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ACS Appl Mater Interfaces ; 10(51): 44589-44602, 2018 Dec 26.
Artigo em Inglês | MEDLINE | ID: mdl-30507162


With commercialization of the fifth-generation mobile communication system and the further spread of the Internet of Things, industrial innovation is arriving with new business fields related to concepts such as high-speed communication, self-driving vehicles, and remote medicine. One of the challenges is the realization of flexible devices with high-definition circuits, which requires new fabrication techniques for Cu films on polymer substrates to meet demands and an understanding of Cu/polymer interfacial nanostructure to assure product quality. We have developed a promising technique for the fabrication of Cu film on polyimide (PI), which consists mainly of very simple semiconductor device processes. This technique allows for control of the Cu thickness with nanometer precision to form miniaturized Cu circuits with potential advantages in terms of interfacial adhesion and material/production costs. The Cu/PI interfaces fabricated by conventional vapor deposition and the new technique are systematically analyzed using synchrotron hard X-ray photoelectron spectroscopy, scanning transmission electron microscopy, and time-of-flight secondary ion mass spectroscopy. With conventional vapor deposition, it was discovered that evaporated Cu atoms decompose the PI and an oxidation layer with a thickness of several nanometers that deteriorates the interfacial adhesion could be visualized at the Cu/PI interface. With the new technique, the decomposition of PI and interfacial oxidation are significantly suppressed. Furthermore, the proposed technique can be broadly applied to the investigation of metal/polymer interfaces fabricated by polymer coating on a metal substrate, which has so far been impossible.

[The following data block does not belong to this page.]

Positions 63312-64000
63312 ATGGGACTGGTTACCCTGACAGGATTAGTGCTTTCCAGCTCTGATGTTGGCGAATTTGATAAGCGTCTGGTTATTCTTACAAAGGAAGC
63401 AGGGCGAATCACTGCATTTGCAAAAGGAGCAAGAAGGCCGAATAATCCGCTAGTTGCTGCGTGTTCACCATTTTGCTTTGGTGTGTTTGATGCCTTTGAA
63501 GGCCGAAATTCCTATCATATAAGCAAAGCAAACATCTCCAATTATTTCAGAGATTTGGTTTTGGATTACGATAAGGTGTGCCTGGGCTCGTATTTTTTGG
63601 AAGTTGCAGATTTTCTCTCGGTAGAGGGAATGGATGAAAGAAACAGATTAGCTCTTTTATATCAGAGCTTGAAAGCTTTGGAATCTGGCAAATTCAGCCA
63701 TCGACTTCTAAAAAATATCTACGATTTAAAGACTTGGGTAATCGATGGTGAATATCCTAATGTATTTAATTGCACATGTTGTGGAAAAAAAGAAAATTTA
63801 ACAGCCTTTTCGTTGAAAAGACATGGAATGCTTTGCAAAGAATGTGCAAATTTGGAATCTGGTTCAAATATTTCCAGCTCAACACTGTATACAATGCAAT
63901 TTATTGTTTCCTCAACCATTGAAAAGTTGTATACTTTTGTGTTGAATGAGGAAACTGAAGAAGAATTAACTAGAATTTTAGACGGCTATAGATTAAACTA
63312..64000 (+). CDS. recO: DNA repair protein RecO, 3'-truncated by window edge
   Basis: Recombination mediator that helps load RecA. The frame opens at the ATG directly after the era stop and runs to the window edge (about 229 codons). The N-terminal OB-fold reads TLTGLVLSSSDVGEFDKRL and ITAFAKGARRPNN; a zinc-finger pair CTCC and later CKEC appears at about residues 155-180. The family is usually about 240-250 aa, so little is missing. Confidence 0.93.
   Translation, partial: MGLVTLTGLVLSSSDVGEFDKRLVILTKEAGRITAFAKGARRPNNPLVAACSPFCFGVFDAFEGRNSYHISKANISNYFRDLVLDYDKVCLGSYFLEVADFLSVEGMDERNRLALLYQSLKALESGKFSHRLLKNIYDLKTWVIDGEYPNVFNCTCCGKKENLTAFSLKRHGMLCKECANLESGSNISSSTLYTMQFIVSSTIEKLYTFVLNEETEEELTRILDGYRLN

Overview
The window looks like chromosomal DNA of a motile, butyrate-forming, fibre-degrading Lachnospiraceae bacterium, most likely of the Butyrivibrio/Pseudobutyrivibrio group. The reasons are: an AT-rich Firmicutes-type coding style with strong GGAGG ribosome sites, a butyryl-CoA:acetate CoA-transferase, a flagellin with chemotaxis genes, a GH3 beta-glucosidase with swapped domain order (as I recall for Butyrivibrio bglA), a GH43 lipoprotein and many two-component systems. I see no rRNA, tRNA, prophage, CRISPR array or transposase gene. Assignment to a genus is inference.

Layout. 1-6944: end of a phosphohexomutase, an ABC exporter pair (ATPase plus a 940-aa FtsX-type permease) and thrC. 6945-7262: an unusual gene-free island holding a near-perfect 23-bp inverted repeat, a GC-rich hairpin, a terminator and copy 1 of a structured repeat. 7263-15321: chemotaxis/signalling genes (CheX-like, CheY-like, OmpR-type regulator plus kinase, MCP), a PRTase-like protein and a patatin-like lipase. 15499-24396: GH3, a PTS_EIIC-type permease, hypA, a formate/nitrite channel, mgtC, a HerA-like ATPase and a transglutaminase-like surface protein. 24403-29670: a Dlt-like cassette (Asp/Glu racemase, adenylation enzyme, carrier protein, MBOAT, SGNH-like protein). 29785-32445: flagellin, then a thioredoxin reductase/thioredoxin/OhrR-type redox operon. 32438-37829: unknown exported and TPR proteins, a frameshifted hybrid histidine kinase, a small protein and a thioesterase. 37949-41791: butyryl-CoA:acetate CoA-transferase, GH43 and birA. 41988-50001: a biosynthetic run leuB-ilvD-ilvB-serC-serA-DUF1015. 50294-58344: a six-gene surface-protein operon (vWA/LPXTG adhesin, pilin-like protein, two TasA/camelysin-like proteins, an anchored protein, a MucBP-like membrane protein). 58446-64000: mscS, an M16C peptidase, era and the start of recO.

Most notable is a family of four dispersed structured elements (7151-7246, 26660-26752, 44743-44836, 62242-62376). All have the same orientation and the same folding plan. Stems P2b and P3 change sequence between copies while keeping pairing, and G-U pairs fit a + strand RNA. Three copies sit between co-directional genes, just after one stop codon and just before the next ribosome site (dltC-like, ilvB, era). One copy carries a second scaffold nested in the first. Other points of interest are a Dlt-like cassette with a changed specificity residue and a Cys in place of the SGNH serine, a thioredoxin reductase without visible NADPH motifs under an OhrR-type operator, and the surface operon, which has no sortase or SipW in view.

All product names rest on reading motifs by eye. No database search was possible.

Anal Chem ; 89(17): 8772-8781, 2017 09 05.
Artigo em Inglês | MEDLINE | ID: mdl-28759194


SiO2-based optical fibers are indispensable components of modern information communication technologies. It has recently become increasingly important to establish a technique for visualizing the nanoscale phase-separated structure inside SiO2-GeO2 glass nanoparticles during the manufacturing of SiO2-GeO2 fibers. This is because the rapidly increasing price of Ge has made it necessary to improve the Ge yield by clarifying the detailed mechanism of Ge diffusion into SiO2. However, direct observation of the internal nanostructure of glass particles has been extremely difficult, mainly due to electrostatic charging and the damage induced by electron and X-ray irradiation. In the present study, we used state-of-the-art scanning electron microscopy (SEM), scanning transmission electron microscopy (STEM), and energy dispersive X-ray spectroscopy (EDX) to examine cross-sectional samples of SiO2-GeO2 particles embedded in an epoxy resin, which were fabricated using a broad Ar ion beam and a focused Ga ion beam. These advanced techniques enabled us to observe the internal phase-separated structure of the nanoparticles. We have for the first time clearly determined the SiO2-Si1-xGexO2 core-shell structure of such particles, the element distribution, the degree of crystallinity, and the quantitative chemical composition of microscopic regions, and we discuss the formation mechanism for the observed structure. The proposed imaging protocol is highly promising for studying the internal structure of various core-shell nanoparticles, which affects their catalytic, optical, and electronic properties.

Anal Chem ; 88(10): 5225-33, 2016 05 17.